Linear array notation

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Linear array notation (LAN) is the first part of my array notation. It’s the simplest and weakest one.


First, the linear array notation looks like this:


where positive integer a,b,c,…’s are called entries; the , is comma with ASCII = 44. And the “s” means that it’s a “strong” array notation.

The first entry of array notation is called base, the second entry is called iterator.

String A is before B iff A is written left to B. A is after B iff B is before A.
String A is immediately before B iff A is before B and there’s no such C that A is before C and C is before B. A is immediately after B iff B is immediately before A.

Rules and process

Every array results in a number. To solve it, we need some rules and processes as follows:

  • Rule 1: (base rule – only 2 entries) s(a,b) = a^b
  • Rule 2: (recursion rule – neither the 2nd nor 3rd entry is 1) s(a,b,c #) = s(a, s(a,b-1,c #) ,c-1 #)
  • Rule 3: (tailing rule – the last entry is 1) s(#,1) = s(#)

where # is a part of array (a string of entries and commas, it can also be empty).

If none of the 3 rules above applies, start the process shown below. Note that case B is terminal but case A is not. First start from the 3rd entry.

  • Case A: if the entry is 1, then you jump to the next entry.
  • Case B: if the entry is not 1, then
    1. Change the “1,n” into “b,n-1” where n is this non-1 entry and the b is the iterator.
    2. Change all the entries before them into the base.
    3. The process ends.


For array notation with only 2 entries, rule 1 applies, and s(a,b) = a^b – that’s an exponentiation.

3-entry arrays

The simplest 3-entry arrays are s(a,b,1), and rule 3 applies, so s(a,b,1) = s(a,b) = a^b.

The next term is s(a,1,2). Here rule 1~3 don’t apply, so we need to start the process. First we look at the 3rd entry – it’s already a non-1 entry, so we meet case B. Then change the “1,2” into “b,2-1” = “1,1” (here iterator is 1), and “the entries before them” only contain the base a, so s(a,1,2) = s(a,1,1) = a^1 = a. In the same way, s(a,1,c) = s(a,1,1) = a for any c.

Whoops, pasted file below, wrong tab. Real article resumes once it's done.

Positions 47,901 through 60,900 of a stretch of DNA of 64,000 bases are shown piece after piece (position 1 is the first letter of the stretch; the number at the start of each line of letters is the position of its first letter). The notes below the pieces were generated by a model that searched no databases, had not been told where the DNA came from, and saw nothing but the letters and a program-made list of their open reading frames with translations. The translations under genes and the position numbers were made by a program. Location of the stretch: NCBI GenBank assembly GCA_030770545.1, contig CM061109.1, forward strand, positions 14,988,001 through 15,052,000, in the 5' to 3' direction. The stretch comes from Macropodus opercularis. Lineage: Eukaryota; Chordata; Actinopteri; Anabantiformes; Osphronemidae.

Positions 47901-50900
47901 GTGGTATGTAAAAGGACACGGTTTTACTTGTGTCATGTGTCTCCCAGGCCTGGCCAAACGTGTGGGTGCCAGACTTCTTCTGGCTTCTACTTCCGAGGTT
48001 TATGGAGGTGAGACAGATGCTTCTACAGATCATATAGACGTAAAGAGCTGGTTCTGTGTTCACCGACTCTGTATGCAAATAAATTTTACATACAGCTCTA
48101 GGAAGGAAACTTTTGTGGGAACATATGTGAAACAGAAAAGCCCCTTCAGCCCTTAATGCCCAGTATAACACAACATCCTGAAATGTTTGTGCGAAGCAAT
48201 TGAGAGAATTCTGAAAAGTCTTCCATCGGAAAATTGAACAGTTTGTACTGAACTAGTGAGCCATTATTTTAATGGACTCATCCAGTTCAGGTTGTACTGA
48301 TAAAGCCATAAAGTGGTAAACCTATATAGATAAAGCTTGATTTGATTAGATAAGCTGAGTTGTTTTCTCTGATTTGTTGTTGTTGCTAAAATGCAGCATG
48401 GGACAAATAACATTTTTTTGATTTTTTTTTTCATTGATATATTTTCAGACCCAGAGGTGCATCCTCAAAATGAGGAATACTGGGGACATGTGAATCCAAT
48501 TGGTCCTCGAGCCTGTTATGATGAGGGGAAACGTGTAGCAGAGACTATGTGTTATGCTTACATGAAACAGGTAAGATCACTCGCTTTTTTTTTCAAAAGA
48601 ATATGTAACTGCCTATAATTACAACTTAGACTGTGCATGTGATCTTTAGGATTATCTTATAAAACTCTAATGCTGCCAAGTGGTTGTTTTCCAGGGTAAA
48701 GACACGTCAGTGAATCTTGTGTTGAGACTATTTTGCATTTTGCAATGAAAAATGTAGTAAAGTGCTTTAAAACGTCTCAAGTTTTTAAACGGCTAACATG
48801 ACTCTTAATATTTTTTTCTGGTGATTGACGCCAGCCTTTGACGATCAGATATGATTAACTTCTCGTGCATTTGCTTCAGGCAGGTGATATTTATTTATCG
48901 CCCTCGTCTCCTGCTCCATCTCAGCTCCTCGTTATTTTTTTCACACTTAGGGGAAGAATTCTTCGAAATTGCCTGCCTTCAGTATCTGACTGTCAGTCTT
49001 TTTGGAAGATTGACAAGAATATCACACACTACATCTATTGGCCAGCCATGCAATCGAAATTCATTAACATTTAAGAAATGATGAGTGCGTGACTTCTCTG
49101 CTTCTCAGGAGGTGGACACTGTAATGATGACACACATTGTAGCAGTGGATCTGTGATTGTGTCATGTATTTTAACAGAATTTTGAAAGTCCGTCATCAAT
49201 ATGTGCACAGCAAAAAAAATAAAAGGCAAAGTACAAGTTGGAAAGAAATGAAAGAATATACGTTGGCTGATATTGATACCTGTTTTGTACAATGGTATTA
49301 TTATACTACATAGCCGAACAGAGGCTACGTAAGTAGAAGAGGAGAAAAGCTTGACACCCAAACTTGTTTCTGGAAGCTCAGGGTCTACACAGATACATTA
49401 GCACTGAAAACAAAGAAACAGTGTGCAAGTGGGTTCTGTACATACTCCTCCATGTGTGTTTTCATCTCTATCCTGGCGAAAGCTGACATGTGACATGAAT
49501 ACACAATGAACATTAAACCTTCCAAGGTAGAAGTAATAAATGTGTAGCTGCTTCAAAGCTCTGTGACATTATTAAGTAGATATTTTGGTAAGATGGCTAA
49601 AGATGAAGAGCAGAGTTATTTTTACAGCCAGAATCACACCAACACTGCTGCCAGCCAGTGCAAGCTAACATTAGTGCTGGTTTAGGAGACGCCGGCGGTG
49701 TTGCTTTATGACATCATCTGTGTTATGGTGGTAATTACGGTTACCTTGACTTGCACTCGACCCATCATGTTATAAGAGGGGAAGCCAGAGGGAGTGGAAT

Next, s(a,b,2) = s(a, s(a,b-1,2) ,1) = a^s(a,b-1,2) = a^(a^s(a,b-2,2)) = … = a^a^…a^s(a,1,2) (with b-1 ^′s) = a^a^…a^a with b a′s, so it’s exactly tetration – s(a,b,2) = a^^b.

Next, s(a,b,3) = s(a, s(a,b-1,3) ,2) = a^^s(a,b-1,3) = a^^(a^^s(a,b-2,3)) = … = a^^a^^…a^^s(a,1,3) (with b-1 ^^′s) = a^^a^^…a^^a with b a′s, so it’s exactly pentation – s(a,b,3) = a^^^b.

And so on, s(a,b,c) = a^^…^^b (with c ^′s), so the 3-entry arrays are equivalent to Knuth’s up-arrow notation.

4-entry arrays

s(a,b,c,1) = s(a,b,c), applying rule 3. And in the same way, s(a,1,c,d) = s(a,1,1,d). This hold for more entries – s(a,1,c #) = s(a,1,1 #) where # is a part of array.

Now look at s(a,b,1,2). Here we need to start the process. First we look at the 3rd entry – it’s 1, so we meet case A. Then look at the next entry (the 4th entry) – it’s 2, so we meet case B. Change the “1,2” into “b,1”, and then change “the entries before them” (i.e. first 2 entries) into the base a. So s(a,b,1,2) = s(a,a,b,1) = s(a,a,b) = a^^…^^a with b ^′s. Especially, s(a,1,c,2) = s(a,1,1,2) = a^a.

Then s(a,b,2,2) = s(a, s(a,b-1,2,2) ,1,2) = … = s(a, s(a, … s(a, s(a,1,2,2) ,1,2) … ,1,2) ,1,2) (with b-1 “1,2”′s) = s(a, s(a, … s(a,a^a,1,2) … ,1,2) ,1,2) (with b-1 2′s). And s(a,b,c,2) = s(a, s(a, … s(a,a^a,c-1,2) … ,c-1,2) ,c-1,2) (with b-1 2′s).

Now look at s(a,b,1,3). In the same way, s(a,b,1,3) = s(a,a,b,2), and s(a,1,c,3) = s(a,1,1,3) = s(a,a,1,2) = a^^…^^a with a ^′s. s(a,b,1,c) = s(a,a,b,c-1), and s(a,1,c,d) = s(a,1,1,d) = s(a,a,1,d-1) = s(a,a,a,d-2).

It turns out that 4-entry arrays are equivalent to the full Conway’s chained arrow notation. More detailed, s(a,b,c,d) = {\underbrace{a\rightarrow a\rightarrow\cdots a\rightarrow a}_{d}\rightarrow b\rightarrow c}.

The process

Comparing to rule 1~3, the process seems complex, so let me explain a little more.